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  • Sheryl Simons
    The Simple Life By Sheryl Simons A contented person will be happy just about anywhere. * * * SIMPLE SWEET-N-SOUR MEATBALLS 1 (14-oz) can pineapple
    Message 1 of 1 , Feb 8, 2006
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      The Simple Life
      By Sheryl Simons

      "A contented person will be happy just about anywhere."

      * * *
      SIMPLE SWEET-N-SOUR MEATBALLS


      1 (14-oz) can pineapple tidbits or chunks, undrained
      1/4 cup brown sugar
      2 tablespoons cornstarch
      1/2 cup water
      1/4 cup cider vinegar
      1 teaspoon soy sauce (or more to taste)
      1 family meal-sized portion of freezer meatballs
      1 (5-oz) can water chestnuts, drained and thinly sliced
      1 green pepper, cut in strips

      Drain pineapple tidbits, reserving syrup. In medium saucepan,
      combine brown sugar and cornstarch. Blend in reserved syrup, water,
      cider vinegar and soy sauce. Cook and stir over low heat until
      thick and bubbly. Carefully stir in meatballs, water chestnuts,
      green pepper strips and pineapple. Heat to a
      boiling. Serve over hot cooked rice. (5 servings)
      * * *
      "If you want your life to be a magnificent story, then begin by
      realizing that you are the author and everyday you have the
      opportunity to write a new page." ~~ Mark Houlahan

      "Don't hold to anger, hurt or pain. They steal your energy and keep
      you from love." ~~ Leo Buscaglia
      * * *
      Try Something New!

      Sometimes our lives are so predictable, we don't stop to
      realize that there is nothing special going on. We just do the same
      things day after day, clean the house, walk the dog, watch TV,
      study, even eating the same old meals. I recently had a project I
      was working on that was a gift for my granddaughter who is soon
      going to back to California when her Daddy comes home from Iraq.
      I'm really glad they will be together, but I will miss her greatly.
      I decided that, using the scraps from a quilt I'd made her when she
      was born, I would make her a photo book of all the people she
      loved. Since she is only one, a regular paper book wouldn't do. So
      I bought supplies and put the photos on fabric. I ran into some
      problems, but I kept working at it until I figured a way it would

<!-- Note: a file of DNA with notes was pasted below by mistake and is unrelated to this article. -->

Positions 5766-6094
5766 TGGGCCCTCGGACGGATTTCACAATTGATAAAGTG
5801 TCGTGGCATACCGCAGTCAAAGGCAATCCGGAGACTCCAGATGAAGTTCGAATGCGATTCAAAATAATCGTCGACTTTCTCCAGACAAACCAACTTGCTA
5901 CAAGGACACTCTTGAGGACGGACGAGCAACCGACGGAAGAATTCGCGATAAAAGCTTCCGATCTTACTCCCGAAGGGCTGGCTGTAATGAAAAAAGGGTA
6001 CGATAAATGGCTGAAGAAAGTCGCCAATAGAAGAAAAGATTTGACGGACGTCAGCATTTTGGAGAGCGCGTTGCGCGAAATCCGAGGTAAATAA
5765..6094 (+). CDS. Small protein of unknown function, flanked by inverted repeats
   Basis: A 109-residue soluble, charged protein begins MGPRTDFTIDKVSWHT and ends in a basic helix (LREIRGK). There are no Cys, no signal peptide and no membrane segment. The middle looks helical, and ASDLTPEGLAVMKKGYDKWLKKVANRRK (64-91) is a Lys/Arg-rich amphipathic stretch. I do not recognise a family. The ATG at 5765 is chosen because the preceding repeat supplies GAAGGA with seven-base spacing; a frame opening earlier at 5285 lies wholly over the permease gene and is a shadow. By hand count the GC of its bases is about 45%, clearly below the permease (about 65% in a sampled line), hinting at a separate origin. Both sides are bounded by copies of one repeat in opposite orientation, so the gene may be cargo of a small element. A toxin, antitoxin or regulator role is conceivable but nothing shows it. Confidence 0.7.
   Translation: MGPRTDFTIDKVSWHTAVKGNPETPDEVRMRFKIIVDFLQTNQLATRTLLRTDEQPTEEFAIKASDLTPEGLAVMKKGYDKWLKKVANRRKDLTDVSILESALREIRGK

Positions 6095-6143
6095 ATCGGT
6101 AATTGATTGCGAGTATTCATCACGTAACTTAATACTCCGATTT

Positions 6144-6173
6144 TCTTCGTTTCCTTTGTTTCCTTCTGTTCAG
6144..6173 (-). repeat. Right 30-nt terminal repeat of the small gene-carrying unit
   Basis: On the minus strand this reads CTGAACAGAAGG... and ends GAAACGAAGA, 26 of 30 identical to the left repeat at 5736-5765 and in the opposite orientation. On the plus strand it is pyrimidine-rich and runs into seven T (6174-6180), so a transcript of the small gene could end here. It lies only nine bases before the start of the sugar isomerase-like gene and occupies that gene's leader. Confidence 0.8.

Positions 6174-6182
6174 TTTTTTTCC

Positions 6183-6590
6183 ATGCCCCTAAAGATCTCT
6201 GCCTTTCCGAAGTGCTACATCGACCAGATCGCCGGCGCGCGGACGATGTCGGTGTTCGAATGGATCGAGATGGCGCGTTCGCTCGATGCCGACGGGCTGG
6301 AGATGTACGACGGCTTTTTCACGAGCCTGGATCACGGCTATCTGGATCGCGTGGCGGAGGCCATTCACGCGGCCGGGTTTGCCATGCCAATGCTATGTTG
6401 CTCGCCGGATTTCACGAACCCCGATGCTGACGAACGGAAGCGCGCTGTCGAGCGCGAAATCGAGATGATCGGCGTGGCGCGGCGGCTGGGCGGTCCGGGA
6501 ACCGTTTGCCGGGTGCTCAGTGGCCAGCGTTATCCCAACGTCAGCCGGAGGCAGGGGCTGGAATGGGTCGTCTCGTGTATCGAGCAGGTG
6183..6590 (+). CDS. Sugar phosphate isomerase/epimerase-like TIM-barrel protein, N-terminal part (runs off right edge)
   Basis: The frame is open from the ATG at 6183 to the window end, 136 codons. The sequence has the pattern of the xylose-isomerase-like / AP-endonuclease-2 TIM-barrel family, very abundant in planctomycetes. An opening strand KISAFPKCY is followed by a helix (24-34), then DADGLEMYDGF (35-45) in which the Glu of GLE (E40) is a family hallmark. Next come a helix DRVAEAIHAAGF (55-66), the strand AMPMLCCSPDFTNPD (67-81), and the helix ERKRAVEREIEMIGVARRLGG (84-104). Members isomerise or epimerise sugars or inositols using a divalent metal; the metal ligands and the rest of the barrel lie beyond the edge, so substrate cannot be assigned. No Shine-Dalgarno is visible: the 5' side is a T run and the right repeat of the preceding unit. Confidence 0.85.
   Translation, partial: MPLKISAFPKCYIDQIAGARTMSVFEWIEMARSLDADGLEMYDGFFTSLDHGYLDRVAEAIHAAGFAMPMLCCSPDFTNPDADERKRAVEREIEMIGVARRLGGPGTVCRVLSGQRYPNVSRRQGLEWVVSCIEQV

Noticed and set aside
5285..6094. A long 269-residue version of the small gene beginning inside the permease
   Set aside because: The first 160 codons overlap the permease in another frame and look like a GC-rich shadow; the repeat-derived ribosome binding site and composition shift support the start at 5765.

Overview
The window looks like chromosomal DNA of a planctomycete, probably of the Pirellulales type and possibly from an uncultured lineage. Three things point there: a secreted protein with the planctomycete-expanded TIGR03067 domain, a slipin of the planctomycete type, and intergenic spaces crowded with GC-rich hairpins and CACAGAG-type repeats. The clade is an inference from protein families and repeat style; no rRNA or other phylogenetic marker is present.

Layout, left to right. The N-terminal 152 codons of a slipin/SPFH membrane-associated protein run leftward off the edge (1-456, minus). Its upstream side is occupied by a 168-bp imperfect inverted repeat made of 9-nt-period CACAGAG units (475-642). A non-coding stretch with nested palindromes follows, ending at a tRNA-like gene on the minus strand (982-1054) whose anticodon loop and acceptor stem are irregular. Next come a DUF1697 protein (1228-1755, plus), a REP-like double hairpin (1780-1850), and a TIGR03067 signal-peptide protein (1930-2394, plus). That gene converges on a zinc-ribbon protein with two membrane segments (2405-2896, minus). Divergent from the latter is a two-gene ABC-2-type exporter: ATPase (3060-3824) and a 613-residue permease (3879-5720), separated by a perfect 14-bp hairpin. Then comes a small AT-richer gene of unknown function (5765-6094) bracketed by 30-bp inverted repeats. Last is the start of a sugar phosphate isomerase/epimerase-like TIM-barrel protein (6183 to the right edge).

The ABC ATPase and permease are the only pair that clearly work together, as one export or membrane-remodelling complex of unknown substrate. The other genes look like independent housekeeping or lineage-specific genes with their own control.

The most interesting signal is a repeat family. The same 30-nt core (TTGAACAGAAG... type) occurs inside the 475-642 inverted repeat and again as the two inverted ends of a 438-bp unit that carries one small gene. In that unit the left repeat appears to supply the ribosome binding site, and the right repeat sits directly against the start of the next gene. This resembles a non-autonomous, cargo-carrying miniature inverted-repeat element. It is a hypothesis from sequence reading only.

work.
      I could find no instructions on the internet for a project
      even remotely close to the one I was doing, so I was completely on
      my own, with a bit of help from the ladies at the fabric store.
      While it didn't turn out perfectly, I do know next time how I can
      make it much better.
      But the real bonus was in doing something creative. It was
      just something different in the middle of winter when going outdoors
      is not the first thought in my mind. I realized how much I love
      being creative.
      My husband is a real creative guy, too. He is constantly
      inventing some great ideas for the street rods he builds. Some of
      the ideas he comes up with amaze me. It started when he was a kid.
      He learned to do mechanic work, and weld, and all the things you
      need to know to really make some innovations to a custom car. When
      he was a kid, he got some scrap lumber and built a shed. His dad
      thought it was a pretty nice shed. When he got home from work the
      next day, the shed was gone. Richard had sold it for $75. His dad
      was just a little put out! But back in those days, you could buy a
      running car for $50 or $75 dollars. A kids got to do what a kids got
      to do! He also worked for next to nothing at a neighborhood garage
      after school, just to learn. This was when he was only about 12 or
      13 years old. And he learned so much! If his parents had given him
      everything he wanted, he may never have learned all he did. Their
      TV was an old black and white with lots of "snow". It was such an
      effort to watch it, that no one really wanted to.
      When you find yourself in a rut, which we all do from time
      to time, try to mix it up a bit. Try a new recipe out on your
      family. Take a class. Buy some tools. Do a kit, even paint by
      number. No, your first attempt won't be perfect, but you will learn
      how to do it better!

      Keeping it Simple,
      Sheryl
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